Bolingbrook teen, Benet Academy grad named Best Actor by Illinois High School Musical Theatre Awards
Bolingbrook resident Justin Smusz never thought he would be granted a trip to the National High School Musical Theatre Awards.
“One of the girls from Benet went last year,” he said. “It was cool to know she did that and to see that talent comes through the program. I’m going to be making my ‘Broadway debut.’ To experience that was so much fun.”
Smusz recently won Best Actor at the Illinois High School Musical Theatre Awards and subsequently earned the nod to take a weeklong trip to New York City from June 19 to June 26 to receive coaching from Broadway performers in order to compete in the 2017 National High School Musical Theatre Awards.
“Obviously, it’s a huge honor,” Smusz said. “[Acting,] it’s something I want to do as a career later in life.”
Smusz gained the recognition of the Illinois High School Music Theatre Awards for his portrayal of Chad in Benet Academy’s production of “All Shook Up.” There, he portrayed a womanizer with a love for music.
The storyline follows Chad as he questions his sexuality and tries to get someone who he first thought was girl but actually is a boy to open up.
“Our directors made sure it wasn’t just a juke box musical,” Smusz said. “It has to do with love whether it’s a man or girl. Real love itself comes through.”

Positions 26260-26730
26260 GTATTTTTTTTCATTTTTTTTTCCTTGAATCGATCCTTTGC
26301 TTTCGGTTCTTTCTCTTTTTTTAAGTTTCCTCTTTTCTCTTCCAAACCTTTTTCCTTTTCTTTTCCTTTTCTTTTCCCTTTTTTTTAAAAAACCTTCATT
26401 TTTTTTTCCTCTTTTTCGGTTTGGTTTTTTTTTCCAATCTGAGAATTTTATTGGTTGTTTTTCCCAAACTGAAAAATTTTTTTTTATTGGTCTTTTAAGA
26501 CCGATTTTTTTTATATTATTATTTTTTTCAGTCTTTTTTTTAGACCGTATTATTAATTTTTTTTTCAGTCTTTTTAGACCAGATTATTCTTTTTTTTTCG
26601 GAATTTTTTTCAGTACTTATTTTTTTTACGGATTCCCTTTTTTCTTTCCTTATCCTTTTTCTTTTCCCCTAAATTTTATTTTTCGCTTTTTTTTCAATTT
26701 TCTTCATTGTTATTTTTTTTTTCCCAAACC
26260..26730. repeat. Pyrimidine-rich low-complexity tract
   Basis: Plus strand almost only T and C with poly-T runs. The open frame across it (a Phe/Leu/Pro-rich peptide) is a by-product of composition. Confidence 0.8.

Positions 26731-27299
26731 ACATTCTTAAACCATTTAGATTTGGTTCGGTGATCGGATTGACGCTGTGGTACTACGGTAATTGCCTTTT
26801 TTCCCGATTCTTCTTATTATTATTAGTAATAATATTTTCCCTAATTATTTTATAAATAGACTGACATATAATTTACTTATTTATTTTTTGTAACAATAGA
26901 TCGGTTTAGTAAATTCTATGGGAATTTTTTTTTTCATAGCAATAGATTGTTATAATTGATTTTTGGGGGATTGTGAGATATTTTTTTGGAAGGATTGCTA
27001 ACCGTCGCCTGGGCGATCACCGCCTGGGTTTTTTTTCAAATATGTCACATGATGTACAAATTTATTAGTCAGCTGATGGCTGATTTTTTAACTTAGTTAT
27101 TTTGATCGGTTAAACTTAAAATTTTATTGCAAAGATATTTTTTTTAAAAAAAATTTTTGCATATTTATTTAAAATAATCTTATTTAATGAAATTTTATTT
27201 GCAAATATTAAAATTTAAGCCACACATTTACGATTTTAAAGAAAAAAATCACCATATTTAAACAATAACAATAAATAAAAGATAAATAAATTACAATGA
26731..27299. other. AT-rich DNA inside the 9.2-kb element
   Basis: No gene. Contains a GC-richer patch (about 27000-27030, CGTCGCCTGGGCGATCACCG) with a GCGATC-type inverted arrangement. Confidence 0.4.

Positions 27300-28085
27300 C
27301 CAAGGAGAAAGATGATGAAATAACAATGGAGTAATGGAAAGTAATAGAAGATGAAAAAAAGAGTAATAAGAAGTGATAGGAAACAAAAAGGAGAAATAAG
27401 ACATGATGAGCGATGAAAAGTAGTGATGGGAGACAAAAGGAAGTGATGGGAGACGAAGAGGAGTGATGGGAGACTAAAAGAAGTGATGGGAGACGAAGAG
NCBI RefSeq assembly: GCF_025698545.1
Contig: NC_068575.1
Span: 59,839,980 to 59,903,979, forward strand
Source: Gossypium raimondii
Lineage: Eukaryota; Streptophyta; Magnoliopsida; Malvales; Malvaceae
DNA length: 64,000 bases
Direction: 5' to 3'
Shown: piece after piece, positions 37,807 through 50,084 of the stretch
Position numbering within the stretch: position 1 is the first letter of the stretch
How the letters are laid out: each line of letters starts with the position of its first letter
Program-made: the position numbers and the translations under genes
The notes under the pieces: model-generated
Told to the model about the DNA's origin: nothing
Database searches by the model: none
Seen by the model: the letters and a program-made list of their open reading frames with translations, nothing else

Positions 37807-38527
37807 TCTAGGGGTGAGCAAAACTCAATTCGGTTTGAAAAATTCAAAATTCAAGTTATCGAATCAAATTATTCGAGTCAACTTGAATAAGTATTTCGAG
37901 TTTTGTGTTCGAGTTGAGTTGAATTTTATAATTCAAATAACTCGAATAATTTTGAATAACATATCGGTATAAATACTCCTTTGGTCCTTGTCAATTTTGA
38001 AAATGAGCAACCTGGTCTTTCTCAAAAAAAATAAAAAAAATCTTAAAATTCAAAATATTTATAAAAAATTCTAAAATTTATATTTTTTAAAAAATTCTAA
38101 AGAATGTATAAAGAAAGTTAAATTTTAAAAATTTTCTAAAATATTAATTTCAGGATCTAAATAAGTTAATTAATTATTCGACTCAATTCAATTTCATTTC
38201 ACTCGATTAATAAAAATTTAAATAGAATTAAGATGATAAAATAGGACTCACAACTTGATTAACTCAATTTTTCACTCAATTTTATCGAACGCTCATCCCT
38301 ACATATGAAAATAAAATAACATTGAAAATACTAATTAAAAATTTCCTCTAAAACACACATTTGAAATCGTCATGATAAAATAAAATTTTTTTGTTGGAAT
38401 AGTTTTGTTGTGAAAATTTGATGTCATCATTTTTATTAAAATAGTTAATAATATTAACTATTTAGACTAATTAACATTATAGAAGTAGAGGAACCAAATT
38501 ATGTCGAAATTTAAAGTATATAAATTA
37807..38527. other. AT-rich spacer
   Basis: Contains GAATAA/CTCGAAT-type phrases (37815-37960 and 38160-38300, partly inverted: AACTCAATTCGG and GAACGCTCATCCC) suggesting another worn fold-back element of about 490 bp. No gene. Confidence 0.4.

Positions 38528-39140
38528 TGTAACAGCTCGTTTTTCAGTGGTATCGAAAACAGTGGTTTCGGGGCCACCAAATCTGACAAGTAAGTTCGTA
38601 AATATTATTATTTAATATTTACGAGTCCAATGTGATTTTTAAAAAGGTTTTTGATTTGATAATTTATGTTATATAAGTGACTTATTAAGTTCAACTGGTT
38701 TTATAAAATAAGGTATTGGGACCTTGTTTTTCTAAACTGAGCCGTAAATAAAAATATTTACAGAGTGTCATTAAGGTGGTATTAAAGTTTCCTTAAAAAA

The similarities between he and his character, Chad, are undeniable, Smusz said.
“For someone openly gay, I went through that,” he said. “I channeled it. It was interesting. It’s not something I think about everyday. It was like a rediscovery for myself.”
Smusz has a history of acting experience through performing in shows in community theatre, at high school and at North Central College.
“I have had many great teachers from a young age all through the high school years,” he said. “Lauren Condon and Brian Wand, they won Best Direction at the Illinois High Musical Theatre Awards. They supported me [at Benet Academy]. I know in the future, they’ll be there for me. My parents, I can’t forget my parents.
Smusz offered some words of advice to fellow thespians interested in pursuing a life in theatre.
“I’ve hear a lot of my friends in the business say rejection is a huge part of the job,” he said. “Majority of it will be a no. They’re looking for something. It doesn’t mean you’re not talented. Sometimes people take themselves too seriously.”
Smusz plans to take his acting chops to Indiana University where he will study musical theatre this fall.
“I’m going to see where it takes me,” he said. “Broadway is a big dream of mine.”